Common for all the cases is that it is difficult to collect data on frequency of inspections and the control coverage. It has also been difficult to distinguish any possible differences between systems in place to monitor and control the national fishing fleet and those related to the foreign fleet through the documents. For this reason, it was difficult to assess whether the controls are adequate or not. In general, there seems to be a lack of resources regarding the controls and they are mainly focused on the national fishing fleet. Expanding the MCS functions to also cover the EU fleet or other foreign vessels is a significant drain on resources, thus complicating the matter of ensuring apt controls. The potential for ensuring adequate controls in the coastal states is considerably better if the catches are either landed or transshipped in a port of the said coastal state.
IUU fishing is an area of concern for all SFPA case studies, though the specific issues differ. In the case of Senegal, the lack of control of artisanal fishing is highlighted, Seychelles emphasizes risks of misreporting linked to the yellowfin quota. All four coastal states have adopted national strategies and plans of actions to combat IUU fishing, either as national initiatives or through regional and/or international cooperation with bodies such as the EU, World Bank or FAO. Examples include ratification of regulations such as the Port State Measures Agreement (PSMA) or through participation in various bodies, such as the Sub-Regional Fisheries Commission (SRFC) in the cases of Cabo Verde, Senegal and Mauritania. IUU touches on several different aspects, and in many instances, controls also must cover issues such as illegal migration, terrorism and piracy as well, further putting a strain on resources.
High seas cases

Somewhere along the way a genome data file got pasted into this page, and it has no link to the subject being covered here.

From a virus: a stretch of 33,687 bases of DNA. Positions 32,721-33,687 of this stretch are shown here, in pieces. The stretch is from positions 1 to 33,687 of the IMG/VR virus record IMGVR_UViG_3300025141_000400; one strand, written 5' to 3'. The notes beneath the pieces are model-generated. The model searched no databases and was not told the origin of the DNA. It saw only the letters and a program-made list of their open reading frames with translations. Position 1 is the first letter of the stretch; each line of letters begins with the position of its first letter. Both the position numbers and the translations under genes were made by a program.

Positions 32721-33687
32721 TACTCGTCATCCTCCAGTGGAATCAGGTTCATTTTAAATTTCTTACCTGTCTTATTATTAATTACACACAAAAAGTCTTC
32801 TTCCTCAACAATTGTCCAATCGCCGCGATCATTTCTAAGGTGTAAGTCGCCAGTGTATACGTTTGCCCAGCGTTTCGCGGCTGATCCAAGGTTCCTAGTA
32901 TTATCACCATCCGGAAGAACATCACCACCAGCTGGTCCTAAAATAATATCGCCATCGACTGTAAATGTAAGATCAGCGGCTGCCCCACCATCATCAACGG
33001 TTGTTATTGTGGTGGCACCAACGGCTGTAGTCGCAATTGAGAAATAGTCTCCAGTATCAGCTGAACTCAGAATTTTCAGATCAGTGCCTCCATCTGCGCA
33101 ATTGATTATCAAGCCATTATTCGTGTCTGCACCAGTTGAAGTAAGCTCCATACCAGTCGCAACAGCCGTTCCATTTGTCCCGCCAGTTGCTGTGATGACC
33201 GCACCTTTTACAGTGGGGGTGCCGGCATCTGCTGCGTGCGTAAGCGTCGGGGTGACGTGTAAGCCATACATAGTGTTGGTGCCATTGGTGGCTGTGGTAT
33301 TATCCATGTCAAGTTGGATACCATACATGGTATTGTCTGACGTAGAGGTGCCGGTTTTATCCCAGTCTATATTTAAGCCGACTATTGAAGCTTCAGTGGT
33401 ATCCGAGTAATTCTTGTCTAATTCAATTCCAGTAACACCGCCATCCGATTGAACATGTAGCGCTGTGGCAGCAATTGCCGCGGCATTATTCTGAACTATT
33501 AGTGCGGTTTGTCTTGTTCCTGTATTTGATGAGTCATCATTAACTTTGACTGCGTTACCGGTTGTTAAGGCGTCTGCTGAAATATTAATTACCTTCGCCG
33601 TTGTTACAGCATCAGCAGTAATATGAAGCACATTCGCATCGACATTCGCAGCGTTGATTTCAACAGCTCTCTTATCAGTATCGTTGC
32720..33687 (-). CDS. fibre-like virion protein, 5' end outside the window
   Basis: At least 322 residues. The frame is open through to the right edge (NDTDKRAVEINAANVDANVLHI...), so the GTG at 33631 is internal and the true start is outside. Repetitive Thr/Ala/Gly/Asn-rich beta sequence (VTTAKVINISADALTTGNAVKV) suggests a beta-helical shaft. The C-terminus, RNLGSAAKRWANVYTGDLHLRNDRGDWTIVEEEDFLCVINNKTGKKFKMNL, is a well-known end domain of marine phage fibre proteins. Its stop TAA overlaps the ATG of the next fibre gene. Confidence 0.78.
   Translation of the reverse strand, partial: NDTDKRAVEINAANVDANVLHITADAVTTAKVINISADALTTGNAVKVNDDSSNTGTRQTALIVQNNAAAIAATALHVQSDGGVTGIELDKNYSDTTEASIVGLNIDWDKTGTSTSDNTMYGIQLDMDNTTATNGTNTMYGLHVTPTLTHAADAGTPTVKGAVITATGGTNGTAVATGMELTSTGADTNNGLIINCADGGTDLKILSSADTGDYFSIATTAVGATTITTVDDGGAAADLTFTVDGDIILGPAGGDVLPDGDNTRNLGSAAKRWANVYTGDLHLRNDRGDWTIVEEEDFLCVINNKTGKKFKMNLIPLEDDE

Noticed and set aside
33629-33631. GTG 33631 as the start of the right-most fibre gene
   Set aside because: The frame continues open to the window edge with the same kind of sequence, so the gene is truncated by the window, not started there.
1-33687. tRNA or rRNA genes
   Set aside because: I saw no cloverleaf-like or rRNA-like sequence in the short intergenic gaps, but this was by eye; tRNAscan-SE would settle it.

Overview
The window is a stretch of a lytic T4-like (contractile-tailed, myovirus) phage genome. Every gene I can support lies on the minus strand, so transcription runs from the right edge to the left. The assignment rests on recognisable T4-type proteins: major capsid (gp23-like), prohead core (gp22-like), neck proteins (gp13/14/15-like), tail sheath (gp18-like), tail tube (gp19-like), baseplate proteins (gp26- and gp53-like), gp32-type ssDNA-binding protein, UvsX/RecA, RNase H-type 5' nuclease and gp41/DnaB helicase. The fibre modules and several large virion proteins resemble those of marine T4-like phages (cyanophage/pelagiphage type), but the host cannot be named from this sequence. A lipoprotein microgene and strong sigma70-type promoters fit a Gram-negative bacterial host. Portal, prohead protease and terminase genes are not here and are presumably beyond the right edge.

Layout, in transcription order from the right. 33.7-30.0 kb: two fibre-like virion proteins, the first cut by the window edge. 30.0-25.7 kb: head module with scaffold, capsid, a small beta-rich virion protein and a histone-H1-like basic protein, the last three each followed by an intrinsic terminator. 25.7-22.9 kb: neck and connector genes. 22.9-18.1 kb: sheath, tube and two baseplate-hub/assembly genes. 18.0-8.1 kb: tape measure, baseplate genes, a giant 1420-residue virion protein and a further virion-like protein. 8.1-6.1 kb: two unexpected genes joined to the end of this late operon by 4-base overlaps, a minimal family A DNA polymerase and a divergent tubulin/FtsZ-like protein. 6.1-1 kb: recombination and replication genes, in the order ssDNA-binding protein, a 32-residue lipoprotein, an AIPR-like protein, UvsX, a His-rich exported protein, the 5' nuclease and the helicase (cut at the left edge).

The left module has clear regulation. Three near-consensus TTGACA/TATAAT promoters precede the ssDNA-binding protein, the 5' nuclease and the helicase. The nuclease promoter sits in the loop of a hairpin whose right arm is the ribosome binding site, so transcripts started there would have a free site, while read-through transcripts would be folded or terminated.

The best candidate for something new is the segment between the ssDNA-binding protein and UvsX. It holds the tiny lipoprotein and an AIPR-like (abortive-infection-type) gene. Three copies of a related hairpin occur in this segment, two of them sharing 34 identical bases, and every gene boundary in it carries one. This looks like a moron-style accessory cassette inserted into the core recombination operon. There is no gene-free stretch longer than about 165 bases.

The high seas fisheries in FAO areas 41 and 47 represents two very different fisheries. While the non-tuna high seas fisheries in FAO area 47 in the South East Atlantic is managed by SEAFO, there is no bi- or multilateral arrangement in place to manage the non-tuna fisheries in the South West Atlantic. Paradoxically, the fisheries are very limited in the SEAFO area and rather extensive in the South West Atlantic. The SEAFO is a well-run and well-structured RFMO, based on modern management principles and with a comprehensive system for MCS. SEAFO has contracting parties that includes the relevant distant water fishing nations and coastal states (except the UK on behalf of their territories in the area). SEAFO, to and increasing degree, cooperates with relevant RFMOs in the area in the fight against IUU fishing and management and enforcement in general. As such, it can function as a model for the situation in the South West Atlantic. In the South West Atlantic, the scientific cooperation between Argentina, Britain and the Falkland Iceland/Malvinas broke down in 2005, and today there are no scientific or other kind of cooperation between the coastal states and distant water fishing nations of which vessels fish in the area (most notably the EU/Spain, China, Taiwan and South Korea). In this situation, relevant flag state should adopt individual management measures for their vessels to ensure the sustainability of the targeted fish stocks and protection of VMEs, in line with international obligations. While all vessels are presumed to report their catches to their flag state, the lack of cooperation on the fisheries in this area and the unilateral measures in place by the EU creates an uneven playing field and a risk of over-harvesting of fish stocks. In the absence of a competent fisheries body and common regulations, a first step to improve the knowledge about this fishery could be to exchange catch and scientific data.